In this level-0 post celebrating Pi Day, we are talking all about circles in weird spaces! In particular, when is the ratio of the circumference of a circle to its diameter not equal to 3.14159(etc)? Ceci n’est pas une pi, as they say.
In this level-0 post, we take a look at some interesting thought experiments in thermodynamics, in particular the various incarnations of Maxwell’s demon. These were constructed as possible ways to subvert the second law of thermodynamics, and here we will talk about why they don’t.
In this level-1 post, we take a closer look at Euler’s generalization of the factorial, and see how it makes sense even when it blows up.
In this level 0 post, we take a look at one of the contributions of recent Nobel prize-winner Sir Roger Penrose. In particular, we’ll discuss the famous spacetime diagrams which bear his name.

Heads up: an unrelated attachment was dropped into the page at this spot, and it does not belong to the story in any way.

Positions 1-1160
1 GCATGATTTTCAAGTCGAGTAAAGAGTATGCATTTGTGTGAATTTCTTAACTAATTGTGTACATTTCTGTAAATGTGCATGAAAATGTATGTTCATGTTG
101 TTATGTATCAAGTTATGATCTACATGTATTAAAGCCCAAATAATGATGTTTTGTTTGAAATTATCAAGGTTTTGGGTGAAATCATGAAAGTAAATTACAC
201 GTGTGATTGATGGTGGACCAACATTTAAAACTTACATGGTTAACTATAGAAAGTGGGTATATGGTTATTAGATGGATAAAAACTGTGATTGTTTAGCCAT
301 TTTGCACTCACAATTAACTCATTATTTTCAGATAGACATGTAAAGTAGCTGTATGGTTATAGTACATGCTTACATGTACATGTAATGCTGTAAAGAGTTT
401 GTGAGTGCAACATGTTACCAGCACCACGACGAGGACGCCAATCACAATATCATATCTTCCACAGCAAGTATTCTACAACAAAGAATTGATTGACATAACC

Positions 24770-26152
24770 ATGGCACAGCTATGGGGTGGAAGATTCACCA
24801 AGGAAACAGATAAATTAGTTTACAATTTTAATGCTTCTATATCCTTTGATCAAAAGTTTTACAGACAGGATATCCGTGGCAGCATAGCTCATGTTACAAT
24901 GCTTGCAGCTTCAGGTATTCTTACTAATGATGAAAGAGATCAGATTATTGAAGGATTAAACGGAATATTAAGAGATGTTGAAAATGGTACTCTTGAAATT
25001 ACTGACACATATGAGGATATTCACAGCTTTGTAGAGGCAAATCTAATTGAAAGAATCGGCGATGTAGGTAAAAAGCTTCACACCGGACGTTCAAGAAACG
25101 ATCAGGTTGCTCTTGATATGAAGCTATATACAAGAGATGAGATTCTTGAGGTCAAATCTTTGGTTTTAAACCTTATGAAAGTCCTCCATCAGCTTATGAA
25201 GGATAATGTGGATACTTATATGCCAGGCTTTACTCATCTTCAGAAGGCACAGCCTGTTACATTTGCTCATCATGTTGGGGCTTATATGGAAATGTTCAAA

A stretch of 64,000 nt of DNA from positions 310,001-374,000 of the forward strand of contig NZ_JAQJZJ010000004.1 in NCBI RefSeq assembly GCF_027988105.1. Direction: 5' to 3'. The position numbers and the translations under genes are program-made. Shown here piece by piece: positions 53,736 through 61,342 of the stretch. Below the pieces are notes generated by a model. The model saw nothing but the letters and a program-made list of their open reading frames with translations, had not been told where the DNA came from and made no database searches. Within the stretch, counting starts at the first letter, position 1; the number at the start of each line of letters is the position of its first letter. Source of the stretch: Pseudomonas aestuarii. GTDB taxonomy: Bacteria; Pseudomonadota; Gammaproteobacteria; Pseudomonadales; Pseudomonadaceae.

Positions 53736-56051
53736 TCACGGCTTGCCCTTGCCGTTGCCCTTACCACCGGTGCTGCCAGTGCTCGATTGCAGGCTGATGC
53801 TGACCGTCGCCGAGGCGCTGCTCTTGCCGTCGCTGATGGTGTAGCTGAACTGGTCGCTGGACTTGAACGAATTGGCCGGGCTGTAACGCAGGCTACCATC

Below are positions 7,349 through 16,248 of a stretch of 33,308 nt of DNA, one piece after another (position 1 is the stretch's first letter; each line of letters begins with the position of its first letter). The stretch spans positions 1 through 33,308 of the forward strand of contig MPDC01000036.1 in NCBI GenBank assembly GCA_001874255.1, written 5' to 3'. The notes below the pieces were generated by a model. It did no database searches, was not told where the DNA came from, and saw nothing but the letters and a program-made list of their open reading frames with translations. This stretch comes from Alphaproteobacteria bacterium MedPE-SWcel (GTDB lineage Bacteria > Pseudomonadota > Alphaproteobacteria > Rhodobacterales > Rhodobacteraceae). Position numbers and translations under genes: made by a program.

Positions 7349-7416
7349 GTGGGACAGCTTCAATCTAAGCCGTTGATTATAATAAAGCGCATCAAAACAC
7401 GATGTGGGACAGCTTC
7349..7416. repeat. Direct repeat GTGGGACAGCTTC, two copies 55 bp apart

In this level 0 post, we revisit Newton’s method and the fractals it creates, but this time, we focus on generalizations of Newton’s method. This one’s for the people who love to look at fractals.
In this level 0 post, we will investigate Newton’s method for finding the roots of a function. Then, we will see how this process can induce chaos and find some fractals hidden inside.
In this final part to our level 2 mathematical modelling series, we move to a different way of solving our street crossing problem: numerics. We go over discretization of the problem, how to simulate it, and compare with results from part 2.
In the 2nd part of this level 2 mathematical modelling series, we take a look at what sorts of analytical tools we have to address the problem of how best to cross the street.
In this level 2 post, we start the process of a 3-part mathematical modelling series, which will culminate in the answer to one of the most important questions of all time: How should I cross the street?
In this level 0 post, we look at the discrete Fundamental Theorem of Calculus and see an application that brings together combinatorics and sums of cubes (and higher powers)